Code of Conduct

Overview: At its core, a Code of Conduct is about the culture of an event. Essentially, culture concerns the environment, the values and behavior of its host(s) and attendees, and the rules of engagement when participating (or not). By encouraging attendees to read and agree to the Code of Conduct before an event, a host may effectively manage the expectations of guests and set the tone and culture. Over time and consistent practice, regular guests may adopt and align to this prevailing culture. In turn, these guests will model and thus extend the culture to new attendees. By encouraging a Code of Conduct–especially one in which consent is at the fore–a happy and healthy culture can take root and thrive at events and play spaces.


Culture of Courtesy and Respect

  • Be kind, considerate, welcoming, and gracious. We are creating a safe and inviting atmosphere for sexual play, and that starts with how everyone feels *before* sexy times.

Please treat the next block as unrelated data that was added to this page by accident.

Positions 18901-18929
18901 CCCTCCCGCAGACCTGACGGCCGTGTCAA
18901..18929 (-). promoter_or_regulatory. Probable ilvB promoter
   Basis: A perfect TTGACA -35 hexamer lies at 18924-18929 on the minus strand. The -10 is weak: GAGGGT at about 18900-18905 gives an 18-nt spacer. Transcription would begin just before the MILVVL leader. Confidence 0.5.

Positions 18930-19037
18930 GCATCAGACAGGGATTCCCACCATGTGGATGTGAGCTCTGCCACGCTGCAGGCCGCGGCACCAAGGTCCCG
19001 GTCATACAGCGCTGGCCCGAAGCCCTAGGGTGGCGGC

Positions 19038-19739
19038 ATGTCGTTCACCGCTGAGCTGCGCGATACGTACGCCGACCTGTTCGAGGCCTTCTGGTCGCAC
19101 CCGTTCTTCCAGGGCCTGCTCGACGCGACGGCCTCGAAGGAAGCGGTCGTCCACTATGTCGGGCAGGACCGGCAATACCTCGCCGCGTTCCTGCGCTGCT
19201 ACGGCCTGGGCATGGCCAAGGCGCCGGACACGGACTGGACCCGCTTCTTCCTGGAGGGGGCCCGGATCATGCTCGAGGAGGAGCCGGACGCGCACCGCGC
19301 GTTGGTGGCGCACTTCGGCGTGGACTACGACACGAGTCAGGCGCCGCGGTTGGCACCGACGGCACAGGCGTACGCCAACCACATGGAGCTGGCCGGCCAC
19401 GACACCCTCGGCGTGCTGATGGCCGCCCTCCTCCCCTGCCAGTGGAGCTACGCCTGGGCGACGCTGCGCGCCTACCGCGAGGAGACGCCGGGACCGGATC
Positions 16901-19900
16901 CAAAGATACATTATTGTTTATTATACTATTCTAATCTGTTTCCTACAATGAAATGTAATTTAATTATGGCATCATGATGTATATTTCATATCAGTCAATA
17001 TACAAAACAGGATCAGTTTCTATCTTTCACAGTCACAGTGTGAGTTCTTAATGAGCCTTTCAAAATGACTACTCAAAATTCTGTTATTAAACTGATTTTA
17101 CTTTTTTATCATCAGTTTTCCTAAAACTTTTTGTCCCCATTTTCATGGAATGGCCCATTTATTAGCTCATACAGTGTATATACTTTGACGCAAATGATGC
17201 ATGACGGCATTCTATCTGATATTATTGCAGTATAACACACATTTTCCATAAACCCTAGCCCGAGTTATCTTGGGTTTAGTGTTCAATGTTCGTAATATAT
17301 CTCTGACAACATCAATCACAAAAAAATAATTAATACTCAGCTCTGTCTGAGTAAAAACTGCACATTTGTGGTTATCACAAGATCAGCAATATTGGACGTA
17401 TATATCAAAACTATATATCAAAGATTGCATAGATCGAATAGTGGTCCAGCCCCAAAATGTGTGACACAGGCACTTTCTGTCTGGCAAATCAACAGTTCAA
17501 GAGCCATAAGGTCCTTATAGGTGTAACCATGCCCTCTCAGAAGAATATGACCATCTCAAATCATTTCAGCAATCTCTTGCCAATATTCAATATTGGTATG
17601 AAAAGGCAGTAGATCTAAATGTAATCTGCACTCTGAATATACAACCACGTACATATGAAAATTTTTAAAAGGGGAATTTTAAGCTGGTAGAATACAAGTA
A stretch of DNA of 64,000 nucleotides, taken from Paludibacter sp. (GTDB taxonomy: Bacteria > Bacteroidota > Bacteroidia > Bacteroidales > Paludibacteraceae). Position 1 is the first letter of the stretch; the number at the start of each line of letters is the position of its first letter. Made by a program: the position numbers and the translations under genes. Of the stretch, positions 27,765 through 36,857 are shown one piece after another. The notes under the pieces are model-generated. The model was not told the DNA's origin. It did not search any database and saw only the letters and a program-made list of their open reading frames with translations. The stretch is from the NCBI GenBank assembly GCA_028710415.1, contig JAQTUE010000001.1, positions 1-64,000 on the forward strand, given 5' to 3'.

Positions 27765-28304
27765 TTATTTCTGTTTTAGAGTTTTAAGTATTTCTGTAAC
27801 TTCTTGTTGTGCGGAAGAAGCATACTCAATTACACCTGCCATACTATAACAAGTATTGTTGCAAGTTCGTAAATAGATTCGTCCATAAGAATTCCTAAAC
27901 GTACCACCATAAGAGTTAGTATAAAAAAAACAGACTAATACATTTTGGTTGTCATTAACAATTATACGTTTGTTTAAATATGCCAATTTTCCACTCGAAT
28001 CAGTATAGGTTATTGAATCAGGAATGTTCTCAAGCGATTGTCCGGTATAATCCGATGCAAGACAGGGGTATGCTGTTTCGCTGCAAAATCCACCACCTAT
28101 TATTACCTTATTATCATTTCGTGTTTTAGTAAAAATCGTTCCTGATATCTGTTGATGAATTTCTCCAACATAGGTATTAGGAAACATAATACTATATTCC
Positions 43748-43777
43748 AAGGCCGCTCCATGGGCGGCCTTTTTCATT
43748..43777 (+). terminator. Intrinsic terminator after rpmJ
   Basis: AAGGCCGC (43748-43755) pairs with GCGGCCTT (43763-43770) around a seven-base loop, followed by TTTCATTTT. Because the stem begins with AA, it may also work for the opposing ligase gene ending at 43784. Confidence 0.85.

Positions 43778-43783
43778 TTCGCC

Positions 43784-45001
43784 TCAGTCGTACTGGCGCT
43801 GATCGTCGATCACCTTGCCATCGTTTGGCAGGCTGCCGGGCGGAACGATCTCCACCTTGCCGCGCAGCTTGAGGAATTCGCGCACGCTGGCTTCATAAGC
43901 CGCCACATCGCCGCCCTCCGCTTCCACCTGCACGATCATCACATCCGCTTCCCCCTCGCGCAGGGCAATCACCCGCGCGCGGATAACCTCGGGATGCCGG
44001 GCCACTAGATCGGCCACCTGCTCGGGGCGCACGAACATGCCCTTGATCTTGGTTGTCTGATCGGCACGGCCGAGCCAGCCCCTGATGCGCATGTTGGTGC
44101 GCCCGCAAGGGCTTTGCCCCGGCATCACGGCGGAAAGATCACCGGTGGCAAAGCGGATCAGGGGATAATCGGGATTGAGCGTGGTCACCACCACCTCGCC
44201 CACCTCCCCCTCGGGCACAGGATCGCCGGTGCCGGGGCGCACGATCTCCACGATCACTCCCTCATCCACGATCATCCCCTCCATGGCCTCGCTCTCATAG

• Leave your surroundings in a state of order and cleanliness
  • Please no smoking indoors [add any other venue-specific items here]
  • Practice safer sex that is consistent with your needs
  • Honor others’ gender pronouns, gender identities, and gender expressions
  • Voyeurism is participation; the more intensely you watch, the farther away you should be
  • Exercise discretion: do not take photos or videos at the event and never publish its location on social or any other media